Why My Lemon Tree Leaves Are Yellow

It can be alarming to discover that the leaves on a lemon tree are yellow. This could be indicative of a nutrient deficiency or it could point to a more serious problem. The good news is that often, yellow leaves on a lemon tree do not indicate a serious problem. In this blog post, I’ll go into detail about why my lemon tree leaves are yellow, and what steps can be taken to rectify the situation.

One reason why my lemon tree might have yellow leaves could be because of insufficient water. If the soil is too dry, the tree may not be able to absorb enough nutrients from the soil and the leaves may start to yellow. In this case, it’s important to increase the amount of water the tree receives. To do this, I can water the lemon tree more often or use a drip irrigation system.

A second reason why my lemon tree might have yellow leaves is due to insufficient nutrients. If the soil isn’t providing the tree with the nutrients it needs, the leaves may start to yellow. This can be remedied by adding organic fertilizer or nutrient-rich compost to the soil. Additionally, I can spray the lemon tree with a nutrient-rich foliar spray.

A third possible reason why my lemon tree leaves may be yellowing is root rot. The presence of root rot can cause the leaves to turn yellow and fall off. In this case, it’s important for me to check for other signs of root rot, such as pinholes in the root, discoloration of the affected area, and a soft and moldy texture.

It’s also important to rule out the possibility of disease or pests. Fungal and bacterial diseases, as well as insect infestations, can cause yellowing of the leaves. Some of these diseases and pests can be easily treated with sprays or insecticides. However, if there is a serious infestation, it might be necessary to prune the bad sections of the tree to prevent them from spreading further.

Finally, my lemon tree may be suffering from sun burn. This is a common problem in extremely hot or sunny regions. If the tree is direct sunlight for too long, the leaves can become discolored, dry and curl at the edges. It’s important to provide shade to protect against sunburn, or change the position of the tree so that it is receiving indirect sunlight.

Potassium Deficiency

One of the potential causes for yellow leaves on a lemon tree is a potassium deficiency. Potassium helps the tree to transport water and other essential nutrients into the leaves. When there is a lack of potassium in the soil, the leaves can become dull, yellow and lifeless. To resolve a potassium deficiency, I can apply a liquid fertilizer with a higher concentration of potassium.

In addition, it’s important to check the soil pH level. If the pH is too high or too low, the tree won’t be able to absorb the potassium in the soil. To fix the pH level, I can adjust the soil by adding fertilizer or by regularly applying lime or sulfur to the soil.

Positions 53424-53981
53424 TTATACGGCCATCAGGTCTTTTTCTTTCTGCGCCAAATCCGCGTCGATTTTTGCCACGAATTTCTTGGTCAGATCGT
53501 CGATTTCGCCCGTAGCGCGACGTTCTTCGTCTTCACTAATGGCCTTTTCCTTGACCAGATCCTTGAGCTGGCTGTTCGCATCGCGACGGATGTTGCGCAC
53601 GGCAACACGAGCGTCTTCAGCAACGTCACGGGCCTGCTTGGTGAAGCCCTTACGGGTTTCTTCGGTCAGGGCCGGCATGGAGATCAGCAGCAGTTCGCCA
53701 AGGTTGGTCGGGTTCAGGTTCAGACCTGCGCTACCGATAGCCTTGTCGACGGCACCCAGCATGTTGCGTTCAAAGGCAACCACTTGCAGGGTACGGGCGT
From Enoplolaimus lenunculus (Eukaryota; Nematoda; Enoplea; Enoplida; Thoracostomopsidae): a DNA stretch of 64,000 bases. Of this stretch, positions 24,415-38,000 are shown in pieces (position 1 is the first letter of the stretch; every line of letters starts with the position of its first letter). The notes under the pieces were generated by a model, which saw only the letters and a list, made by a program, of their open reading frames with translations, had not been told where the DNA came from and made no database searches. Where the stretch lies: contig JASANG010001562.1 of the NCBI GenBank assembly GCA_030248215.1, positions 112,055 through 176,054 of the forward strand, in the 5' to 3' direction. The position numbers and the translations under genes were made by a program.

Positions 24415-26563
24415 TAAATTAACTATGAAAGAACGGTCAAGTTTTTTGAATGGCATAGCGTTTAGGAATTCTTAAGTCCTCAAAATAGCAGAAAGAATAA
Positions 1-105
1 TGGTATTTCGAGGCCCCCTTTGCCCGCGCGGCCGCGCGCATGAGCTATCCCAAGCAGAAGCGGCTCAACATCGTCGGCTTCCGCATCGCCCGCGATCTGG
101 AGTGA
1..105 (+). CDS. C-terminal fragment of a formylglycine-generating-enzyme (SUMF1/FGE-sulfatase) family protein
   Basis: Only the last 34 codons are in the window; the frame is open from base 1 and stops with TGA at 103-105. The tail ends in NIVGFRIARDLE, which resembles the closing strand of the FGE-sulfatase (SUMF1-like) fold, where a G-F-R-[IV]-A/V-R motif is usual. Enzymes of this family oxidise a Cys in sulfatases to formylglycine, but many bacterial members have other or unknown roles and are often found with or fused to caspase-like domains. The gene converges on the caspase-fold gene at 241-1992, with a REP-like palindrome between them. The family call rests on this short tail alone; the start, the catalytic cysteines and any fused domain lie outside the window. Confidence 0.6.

Temperature Stress

Another potential cause of yellow leaves on a lemon tree is temperature stress. Extreme temperatures can cause the tree to shut down and the leaves to become yellow. If the temperatures are too cold, the tree can suffer from cold shock, and if the temperatures are too hot, the tree can become scorched and dehydrated. To fix this issue, I can use a shade cloth to protect the tree from the sun, or I can water the tree more frequently.

I also need to make sure that my lemon tree isn’t exposed to temperatures that are too low or too high. If the nighttime temperatures drop too low, I should provide the tree with some additional insulation. Additionally, I should make sure the tree is not exposed to extremely high temperatures during the day.

Fertilizer Burn

Another cause of yellow leaves on a lemon tree is fertilizer burn. This occurs when too much fertilizer is applied to the soil, causing the leaves to become yellow or burn. To fix this issue, I need to reduce the amount of fertilizer I am applying. Additionally, if I’m using a synthetic fertilizer, I should make sure I’m applying it at the correct rate and not applying it too often.

It is also important to ensure that the fertilizer I’m using is suitable for a lemon tree. If the fertilizer is too strong or is not specifically designed for citrus trees, it can cause the leaves to yellow or burn.


A final reason why my lemon tree leaves may be yellowing could be because of a fungal or bacterial disease. These diseases can cause the leaves to become yellow, wilted and fall off. In this case, it’s important to identify the specific disease and find a suitable treatment. For fungal diseases, I can use a copper or sulfur-based spray, while for bacterial diseases, I can use a bactericide.

It’s also important to remember that diseases can spread quickly when the leaves are wet. Therefore, in order to prevent the further spread of the disease, I need to make sure that the leaves are kept dry and that there is sufficient airflow around the tree.

Gordon Wesson is an environmentalist and author who lives in the Pacific Northwest. He has been writing for many years about topics related to trees, the environment, and sustainability. In particular, he is passionate about educating people on the importance of living in harmony with the environment and preserving natural spaces. He often speaks at conferences and events around the country to share his knowledge with others. His dedication to protecting our planet makes him one of the leading voices in his field today.

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